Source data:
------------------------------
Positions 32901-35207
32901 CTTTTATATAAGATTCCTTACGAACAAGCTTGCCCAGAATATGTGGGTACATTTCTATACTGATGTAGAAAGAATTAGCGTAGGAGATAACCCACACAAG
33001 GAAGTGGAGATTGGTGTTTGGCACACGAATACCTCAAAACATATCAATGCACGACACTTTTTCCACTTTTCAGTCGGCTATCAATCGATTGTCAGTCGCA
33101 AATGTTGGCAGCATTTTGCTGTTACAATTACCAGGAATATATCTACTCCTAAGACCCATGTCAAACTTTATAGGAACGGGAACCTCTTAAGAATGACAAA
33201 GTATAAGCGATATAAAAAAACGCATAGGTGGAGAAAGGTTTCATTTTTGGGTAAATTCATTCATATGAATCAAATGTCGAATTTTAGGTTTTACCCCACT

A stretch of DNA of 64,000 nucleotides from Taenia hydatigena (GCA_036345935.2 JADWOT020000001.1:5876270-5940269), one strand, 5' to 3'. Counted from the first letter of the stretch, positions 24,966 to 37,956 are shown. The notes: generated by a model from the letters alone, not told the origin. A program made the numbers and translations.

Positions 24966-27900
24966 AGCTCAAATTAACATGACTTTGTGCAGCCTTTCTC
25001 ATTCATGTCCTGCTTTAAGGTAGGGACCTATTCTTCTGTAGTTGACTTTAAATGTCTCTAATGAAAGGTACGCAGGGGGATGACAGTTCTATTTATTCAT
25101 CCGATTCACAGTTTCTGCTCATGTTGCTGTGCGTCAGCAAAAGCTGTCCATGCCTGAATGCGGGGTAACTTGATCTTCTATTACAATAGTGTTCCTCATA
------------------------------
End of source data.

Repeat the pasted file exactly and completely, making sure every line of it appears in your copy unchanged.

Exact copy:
Positions 32901-35207
32901 CTTTTATATAAGATTCCTTACGAACAAGCTTGCCCAGAATATGTGGGTACATTTCTATACTGATGTAGAAAGAATTAGCGTAGGAGATAACCCACACAAG
33001 GAAGTGGAGATTGGTGTTTGGCACACGAATACCTCAAAACATATCAATGCACGACACTTTTTCCACTTTTCAGTCGGCTATCAATCGATTGTCAGTCGCA
33101 AATGTTGGCAGCATTTTGCTGTTACAATTACCAGGAATATATCTACTCCTAAGACCCATGTCAAACTTTATAGGAACGGGAACCTCTTAAGAATGACAAA
33201 GTATAAGCGATATAAAAAAACGCATAGGTGGAGAAAGGTTTCATTTTTGGGTAAATTCATTCATATGAATCAAATGTCGAATTTTAGGTTTTACCCCACT

A stretch of DNA of 64,000 nucleotides from Taenia hydatigena (GCA_036345935.2 JADWOT020000001.1:5876270-5940269), one strand, 5' to 3'. Counted from the first letter of the stretch, positions 24,966 to 37,956 are shown. The notes: generated by a model from the letters alone, not told the origin. A program made the numbers and translations.

Positions 24966-27900
24966 AGCTCAAATTAACATGACTTTGTGCAGCCTTTCTC
25001 ATTCATGTCCTGCTTTAAGGTAGGGACCTATTCTTCTGTAGTTGACTTTAAATGTCTCTAATGAAAGGTACGCAGGGGGATGACAGTTCTATTTATTCAT
25101 CCGATTCACAGTTTCTGCTCATGTTGCTGTGCGTCAGCAAAAGCTGTCCATGCCTGAATGCGGGGTAACTTGATCTTCTATTACAATAGTGTTCCTCATA